You even need the Superior Cover or Total Concealment in order to even make it according to the FAQ, where the concensus on the board (IIRC) was that you'd do it but would need at least Cover or Concealment in order to Remain Hidden.
What those Power trump would be then that you can normally only make a Stealth check only at the end of a Move Action or a Power that makes you move otherwise.

You even need the Superior Cover or Total Concealment in order to even make it according to the FAQ, where the concensus on the board (IIRC) was that you'd do it but would need at least Cover or Concealment in order to Remain Hidden.



Right. I must have misread your post, because we seem to agree.

I don't agree with the CS take on Becoming Hidden in the same action that caused you to loose Hidden being some Specific vs General.


I agree with you here, with the exception that if the power that caused you to lose hidden also assumed you were hidden to start, then I would agree with CS that it's a case of specific vs general.
But in general, you don't have to be hidden to make an attack.

WotC needs to go back to the Cunning Sneak and retool it for the latest stealth changes. Hopefully they are just waiting till the latest stealth changes get fully tested/played out before doing so. How many rulesets for Stealth have their been for 4e, three?

"Oh bother." sighed Pooh as he chambered another round.
I agree with you here, with the exception that if the power that caused you to lose hidden also assumed you were hidden to start, then I would agree with CS that it's a case of specific vs general. But in general, you don't have to be hidden to make an attack.

Fleeting Spirit Strike comes pretty close.

I actually agree with the CustServ ruling (shock!  horror!) in terms of it probably being what was RAI for powers suck as Gloaming Strike.  I just don't that both rulings taken together match RAW.  Either it's specific for all purposes, or for none.  (edit: and in my opinion it's more correctly interpreted as none.)

I don't agree with the CS take on Becoming Hidden in the same action that caused you to loose Hidden being some Specific vs General.


I agree with you here, with the exception that if the power that caused you to lose hidden also assumed you were hidden to start, then I would agree with CS that it's a case of specific vs general.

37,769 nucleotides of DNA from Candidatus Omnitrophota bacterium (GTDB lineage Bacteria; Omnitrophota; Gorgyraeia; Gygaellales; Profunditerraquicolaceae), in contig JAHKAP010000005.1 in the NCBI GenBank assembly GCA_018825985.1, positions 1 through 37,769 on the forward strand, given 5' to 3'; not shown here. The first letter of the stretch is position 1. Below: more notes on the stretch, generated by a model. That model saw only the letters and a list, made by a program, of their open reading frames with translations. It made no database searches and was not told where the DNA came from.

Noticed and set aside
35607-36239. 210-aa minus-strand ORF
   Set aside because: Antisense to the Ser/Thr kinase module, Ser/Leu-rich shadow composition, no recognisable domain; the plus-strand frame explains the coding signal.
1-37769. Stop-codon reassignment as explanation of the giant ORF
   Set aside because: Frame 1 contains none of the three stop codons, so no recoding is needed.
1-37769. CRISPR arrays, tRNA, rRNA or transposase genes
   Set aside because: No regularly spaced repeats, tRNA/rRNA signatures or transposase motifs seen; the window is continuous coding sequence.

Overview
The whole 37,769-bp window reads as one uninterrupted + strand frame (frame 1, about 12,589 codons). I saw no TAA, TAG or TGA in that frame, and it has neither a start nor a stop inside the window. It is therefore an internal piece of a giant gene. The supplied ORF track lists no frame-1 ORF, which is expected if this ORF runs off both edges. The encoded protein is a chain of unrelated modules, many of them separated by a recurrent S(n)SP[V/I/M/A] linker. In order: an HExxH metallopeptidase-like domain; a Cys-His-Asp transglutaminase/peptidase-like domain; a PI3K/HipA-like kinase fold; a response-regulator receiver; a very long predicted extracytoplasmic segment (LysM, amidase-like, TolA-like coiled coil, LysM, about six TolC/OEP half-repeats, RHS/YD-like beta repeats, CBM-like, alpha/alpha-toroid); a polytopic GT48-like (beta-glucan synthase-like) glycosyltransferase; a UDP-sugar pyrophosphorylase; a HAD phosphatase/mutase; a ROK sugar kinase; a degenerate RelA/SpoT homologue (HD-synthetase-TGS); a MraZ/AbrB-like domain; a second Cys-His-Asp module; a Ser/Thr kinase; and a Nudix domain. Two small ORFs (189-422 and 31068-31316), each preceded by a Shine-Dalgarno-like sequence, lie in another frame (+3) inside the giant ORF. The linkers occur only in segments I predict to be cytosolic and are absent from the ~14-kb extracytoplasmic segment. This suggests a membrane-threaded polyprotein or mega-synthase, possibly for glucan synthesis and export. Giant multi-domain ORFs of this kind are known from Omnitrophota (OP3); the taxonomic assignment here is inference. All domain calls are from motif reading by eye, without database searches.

But in general, you don't have to be hidden to make an attack.

WotC needs to go back to the Cunning Sneak and retool it for the latest stealth changes. Hopefully they are just waiting till the latest stealth changes get fully tested/played out before doing so. How many rulesets for Stealth have their been for 4e, three?




Yeah could be in the event that a Power would require you to be Hidden, attack and make a Stealth Check right after. Or they may have made some making a Stealth Check as a Free Action after, which would then be a different Action than the one that made you not Remain Hidden. I'll have a look at MP2 Stealthy Powers and try to find any.
Another issue that LOW might want to put in the guide is using Bluff to create a diversion to hide:

Once per combat encounter, you can create a diversion to hide. As a standard action, make a Bluff check opposed by the passive Insight check of any enemy that can see you. If you succeed, make a Stealth check opposed by the passive Perception check of any enemy present. If the Stealth check succeeds against an enemy, you are hidden from that enemy until the end of your turn or until you attack.

I have always read this as explicitly bypassing the normal requirements to become and remain hidden.  So this would let you hide without any cover or concealment, but only until the end of your turn.  I think that if you arrange to have cover/concealment by the end of your turn, you would then remain hiding per the normal rules.

But I'm not sure if that's the generally accepted interpretation.
Another issue that LOW might want to put in the guide is using Bluff to create a diversion to hide:

Once per combat encounter, you can create a diversion to hide. As a standard action, make a Bluff check opposed by the passive Insight check of any enemy that can see you. If you succeed, make a Stealth check opposed by the passive Perception check of any enemy present. If the Stealth check succeeds against an enemy, you are hidden from that enemy until the end of your turn or until you attack.